MATH TREK Economists say auction-based purchasing could create market chaos. See Julie Rehmeyer’s column “Devil is in the details of a new Medicare plan to buy medical supplies.”
SCIENCE NEWS FOR KIDS Research in guinea pigs finds a way to power small electronic devices using a voltage difference in the inner ear. Read more in “Your head’s battery.”
February 16 – 17 Kids can see science demonstrations, learn about cool science careers and talk to scientists at the annual Family Science Days at the American Association for the Advancement of Science meeting in Boston. Learn more at bit.ly/SFfamday2013
March 7 The Creatures of Light exhibit on bioluminescence comes to Chicago’s Field Museum. Find more information at bit.ly/...
DIG DITCHES WITH ATOMS — Digging earth by atomic explosions is proving successful, but if President Kennedy’s suspension of underground atomic testing on Jan. 26 is maintained, the method may not be used practically. Future excavation experiments are described for the first time by the Atomic Energy Commission in its annual report to Congress. The AEC says underground blasts can be used for...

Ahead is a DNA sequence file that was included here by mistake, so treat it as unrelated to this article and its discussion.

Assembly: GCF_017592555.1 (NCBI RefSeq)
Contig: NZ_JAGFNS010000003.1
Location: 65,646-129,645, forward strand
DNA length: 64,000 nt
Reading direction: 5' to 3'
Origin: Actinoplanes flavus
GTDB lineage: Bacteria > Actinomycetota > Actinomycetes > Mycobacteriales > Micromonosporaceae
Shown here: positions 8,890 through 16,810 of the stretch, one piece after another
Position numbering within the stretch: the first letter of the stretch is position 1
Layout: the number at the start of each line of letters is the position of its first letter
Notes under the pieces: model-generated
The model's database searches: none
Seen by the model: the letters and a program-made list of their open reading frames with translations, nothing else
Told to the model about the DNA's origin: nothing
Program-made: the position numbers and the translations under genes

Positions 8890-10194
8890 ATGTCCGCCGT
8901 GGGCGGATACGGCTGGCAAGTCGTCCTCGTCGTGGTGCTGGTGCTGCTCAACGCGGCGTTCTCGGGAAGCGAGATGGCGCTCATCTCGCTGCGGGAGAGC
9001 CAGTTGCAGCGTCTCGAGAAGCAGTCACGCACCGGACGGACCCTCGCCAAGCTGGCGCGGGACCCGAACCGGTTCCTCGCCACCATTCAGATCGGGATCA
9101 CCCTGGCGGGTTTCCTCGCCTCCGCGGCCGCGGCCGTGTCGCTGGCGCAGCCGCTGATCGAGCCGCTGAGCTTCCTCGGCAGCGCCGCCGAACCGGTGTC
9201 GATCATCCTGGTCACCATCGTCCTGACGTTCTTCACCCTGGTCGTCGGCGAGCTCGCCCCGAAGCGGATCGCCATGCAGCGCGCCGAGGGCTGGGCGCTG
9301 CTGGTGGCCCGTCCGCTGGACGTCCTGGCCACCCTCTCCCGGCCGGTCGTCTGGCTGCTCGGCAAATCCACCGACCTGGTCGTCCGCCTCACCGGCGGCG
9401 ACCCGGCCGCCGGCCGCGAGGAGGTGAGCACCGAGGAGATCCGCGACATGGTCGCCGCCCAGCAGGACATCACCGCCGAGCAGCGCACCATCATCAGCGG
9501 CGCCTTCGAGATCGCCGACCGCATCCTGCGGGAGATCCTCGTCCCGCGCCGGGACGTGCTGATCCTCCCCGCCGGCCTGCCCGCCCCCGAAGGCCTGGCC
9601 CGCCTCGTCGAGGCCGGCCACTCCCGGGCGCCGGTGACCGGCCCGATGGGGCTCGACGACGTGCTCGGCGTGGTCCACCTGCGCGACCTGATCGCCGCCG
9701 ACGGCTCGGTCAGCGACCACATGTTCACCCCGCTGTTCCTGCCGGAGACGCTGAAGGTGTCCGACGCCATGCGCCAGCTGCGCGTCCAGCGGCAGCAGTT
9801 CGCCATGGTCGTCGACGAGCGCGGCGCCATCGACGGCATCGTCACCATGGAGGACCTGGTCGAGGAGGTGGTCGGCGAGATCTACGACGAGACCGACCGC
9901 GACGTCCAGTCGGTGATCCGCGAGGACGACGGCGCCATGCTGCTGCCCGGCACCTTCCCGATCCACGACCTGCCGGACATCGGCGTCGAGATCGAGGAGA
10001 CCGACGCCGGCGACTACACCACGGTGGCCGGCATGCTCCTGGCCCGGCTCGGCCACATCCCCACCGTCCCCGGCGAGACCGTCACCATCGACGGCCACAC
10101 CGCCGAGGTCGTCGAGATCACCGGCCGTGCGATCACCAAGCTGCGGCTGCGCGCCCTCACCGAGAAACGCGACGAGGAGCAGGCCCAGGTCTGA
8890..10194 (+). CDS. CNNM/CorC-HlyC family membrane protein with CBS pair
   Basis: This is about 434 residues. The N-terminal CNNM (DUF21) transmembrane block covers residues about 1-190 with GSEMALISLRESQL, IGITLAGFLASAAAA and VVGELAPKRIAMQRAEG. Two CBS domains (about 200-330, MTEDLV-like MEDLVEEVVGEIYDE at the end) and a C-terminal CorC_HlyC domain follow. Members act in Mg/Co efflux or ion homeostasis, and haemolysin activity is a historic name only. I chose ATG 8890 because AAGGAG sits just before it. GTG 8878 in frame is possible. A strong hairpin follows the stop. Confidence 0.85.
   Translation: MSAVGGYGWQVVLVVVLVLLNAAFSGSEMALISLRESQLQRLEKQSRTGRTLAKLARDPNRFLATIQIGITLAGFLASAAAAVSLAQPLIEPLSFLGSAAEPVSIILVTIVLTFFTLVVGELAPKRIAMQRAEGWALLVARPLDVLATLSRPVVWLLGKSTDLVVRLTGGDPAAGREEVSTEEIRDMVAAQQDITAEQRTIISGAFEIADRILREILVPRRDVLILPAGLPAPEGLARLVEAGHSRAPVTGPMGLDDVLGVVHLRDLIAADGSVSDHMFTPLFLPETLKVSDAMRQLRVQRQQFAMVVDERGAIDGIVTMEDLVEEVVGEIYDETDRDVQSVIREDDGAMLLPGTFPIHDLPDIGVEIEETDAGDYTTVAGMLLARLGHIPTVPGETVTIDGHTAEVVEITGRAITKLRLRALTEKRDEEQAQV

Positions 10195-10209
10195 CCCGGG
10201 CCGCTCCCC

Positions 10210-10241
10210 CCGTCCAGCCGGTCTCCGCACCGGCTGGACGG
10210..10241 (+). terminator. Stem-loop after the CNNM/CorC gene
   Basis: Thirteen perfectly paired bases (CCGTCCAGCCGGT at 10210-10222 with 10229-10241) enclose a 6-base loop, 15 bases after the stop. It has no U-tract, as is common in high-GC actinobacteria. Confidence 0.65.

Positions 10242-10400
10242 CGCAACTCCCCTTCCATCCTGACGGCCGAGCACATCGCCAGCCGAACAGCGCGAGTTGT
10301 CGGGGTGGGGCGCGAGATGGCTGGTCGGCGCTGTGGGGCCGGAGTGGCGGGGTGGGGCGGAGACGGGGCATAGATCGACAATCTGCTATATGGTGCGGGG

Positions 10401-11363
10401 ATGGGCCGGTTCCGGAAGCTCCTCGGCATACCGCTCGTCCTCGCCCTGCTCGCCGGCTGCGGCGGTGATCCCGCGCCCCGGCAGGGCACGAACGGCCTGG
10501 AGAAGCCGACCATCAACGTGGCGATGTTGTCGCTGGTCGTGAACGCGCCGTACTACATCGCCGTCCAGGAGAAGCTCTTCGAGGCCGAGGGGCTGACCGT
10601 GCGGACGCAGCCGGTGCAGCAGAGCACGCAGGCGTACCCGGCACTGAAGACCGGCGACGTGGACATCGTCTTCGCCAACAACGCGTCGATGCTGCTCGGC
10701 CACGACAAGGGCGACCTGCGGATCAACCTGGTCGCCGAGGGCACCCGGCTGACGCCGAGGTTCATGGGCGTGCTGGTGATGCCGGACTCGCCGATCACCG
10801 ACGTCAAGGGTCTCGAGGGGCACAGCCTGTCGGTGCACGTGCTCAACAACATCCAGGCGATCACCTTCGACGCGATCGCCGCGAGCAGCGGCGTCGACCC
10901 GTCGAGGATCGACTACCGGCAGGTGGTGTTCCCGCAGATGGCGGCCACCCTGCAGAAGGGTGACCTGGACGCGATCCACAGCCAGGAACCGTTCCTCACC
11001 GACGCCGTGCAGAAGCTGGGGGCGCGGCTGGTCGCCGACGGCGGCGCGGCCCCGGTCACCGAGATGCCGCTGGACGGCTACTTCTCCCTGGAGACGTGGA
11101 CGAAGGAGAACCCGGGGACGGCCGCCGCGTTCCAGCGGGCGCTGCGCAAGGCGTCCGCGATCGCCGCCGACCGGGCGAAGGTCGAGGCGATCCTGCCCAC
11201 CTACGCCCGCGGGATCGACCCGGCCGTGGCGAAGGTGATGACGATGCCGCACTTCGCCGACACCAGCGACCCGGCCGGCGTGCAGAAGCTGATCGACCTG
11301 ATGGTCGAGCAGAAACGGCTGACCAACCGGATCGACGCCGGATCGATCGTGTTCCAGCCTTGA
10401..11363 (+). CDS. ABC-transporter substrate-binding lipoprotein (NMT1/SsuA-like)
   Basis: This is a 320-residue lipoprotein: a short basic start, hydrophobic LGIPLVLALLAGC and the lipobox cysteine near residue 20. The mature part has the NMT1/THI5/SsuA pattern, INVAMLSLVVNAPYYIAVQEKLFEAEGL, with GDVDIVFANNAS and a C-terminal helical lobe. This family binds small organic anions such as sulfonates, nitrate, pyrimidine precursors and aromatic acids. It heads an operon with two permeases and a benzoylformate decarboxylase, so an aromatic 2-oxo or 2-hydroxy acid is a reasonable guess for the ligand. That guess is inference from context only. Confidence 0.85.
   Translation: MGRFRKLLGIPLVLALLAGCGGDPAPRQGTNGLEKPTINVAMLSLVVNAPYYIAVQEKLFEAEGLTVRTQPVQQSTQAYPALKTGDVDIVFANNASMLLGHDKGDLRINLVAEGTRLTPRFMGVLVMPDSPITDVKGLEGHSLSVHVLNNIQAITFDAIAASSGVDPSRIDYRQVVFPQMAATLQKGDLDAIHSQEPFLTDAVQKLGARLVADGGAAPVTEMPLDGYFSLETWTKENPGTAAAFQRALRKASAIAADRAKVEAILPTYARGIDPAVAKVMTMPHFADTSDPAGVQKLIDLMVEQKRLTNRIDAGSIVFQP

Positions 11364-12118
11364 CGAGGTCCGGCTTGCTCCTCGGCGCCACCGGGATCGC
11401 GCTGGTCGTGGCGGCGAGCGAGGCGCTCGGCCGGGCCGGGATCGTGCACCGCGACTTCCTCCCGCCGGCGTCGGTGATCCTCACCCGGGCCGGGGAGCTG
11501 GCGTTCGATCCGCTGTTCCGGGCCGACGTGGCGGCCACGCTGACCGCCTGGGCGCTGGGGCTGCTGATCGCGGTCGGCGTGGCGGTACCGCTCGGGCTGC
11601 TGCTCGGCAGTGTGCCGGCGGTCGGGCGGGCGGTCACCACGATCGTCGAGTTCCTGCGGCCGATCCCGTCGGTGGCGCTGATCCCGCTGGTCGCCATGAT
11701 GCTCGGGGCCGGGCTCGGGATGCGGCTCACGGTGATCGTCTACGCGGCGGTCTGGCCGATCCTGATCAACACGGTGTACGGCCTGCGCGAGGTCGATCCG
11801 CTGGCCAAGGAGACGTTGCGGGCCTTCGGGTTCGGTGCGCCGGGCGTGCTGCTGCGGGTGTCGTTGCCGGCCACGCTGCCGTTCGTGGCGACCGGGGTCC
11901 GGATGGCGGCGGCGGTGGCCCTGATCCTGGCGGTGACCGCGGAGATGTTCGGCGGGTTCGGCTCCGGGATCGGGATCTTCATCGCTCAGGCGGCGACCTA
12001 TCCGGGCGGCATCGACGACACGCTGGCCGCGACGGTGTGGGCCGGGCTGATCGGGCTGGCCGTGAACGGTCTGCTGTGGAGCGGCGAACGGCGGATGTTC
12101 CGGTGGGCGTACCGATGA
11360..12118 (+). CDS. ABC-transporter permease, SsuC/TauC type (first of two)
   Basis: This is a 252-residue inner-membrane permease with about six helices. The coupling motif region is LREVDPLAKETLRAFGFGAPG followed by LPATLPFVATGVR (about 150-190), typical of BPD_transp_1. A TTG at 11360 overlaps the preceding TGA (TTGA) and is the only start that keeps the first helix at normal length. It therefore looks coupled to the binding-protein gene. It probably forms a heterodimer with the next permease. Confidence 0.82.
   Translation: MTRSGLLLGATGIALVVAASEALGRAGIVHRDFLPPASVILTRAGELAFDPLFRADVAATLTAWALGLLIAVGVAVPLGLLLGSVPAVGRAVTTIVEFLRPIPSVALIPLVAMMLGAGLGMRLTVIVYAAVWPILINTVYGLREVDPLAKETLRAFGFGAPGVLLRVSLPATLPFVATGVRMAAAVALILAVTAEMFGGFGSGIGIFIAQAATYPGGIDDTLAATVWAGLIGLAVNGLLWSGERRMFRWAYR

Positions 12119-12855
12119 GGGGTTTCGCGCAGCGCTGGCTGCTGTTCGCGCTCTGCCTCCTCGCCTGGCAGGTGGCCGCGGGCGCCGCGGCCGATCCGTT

Tackling women’s pro footballJennifer Carter’s research on women’s professional football is so hard-hitting that it left her bruised and nursing a torn hamstring. Carter, a graduate student in sociology at the University of Cincinnati, started observing the inner workings of a team in the Women’s Football Alliance from the sidelines during the 2011 season. Her goal: to figure out how women...
Letters to the Editor
Weighing factors in obesity In “Obesity research gets weightier” (SN: 12/29/12, p. 28) Nathan Seppa says that green space and a nearby grocery store reduce the incidence of obesity. I think I understand how the green space affects it (clean air, physical activity, et cetera), but I don’t understand how the grocery store does. Is there anything showing a connection?Ted Grinthal, Berkeley...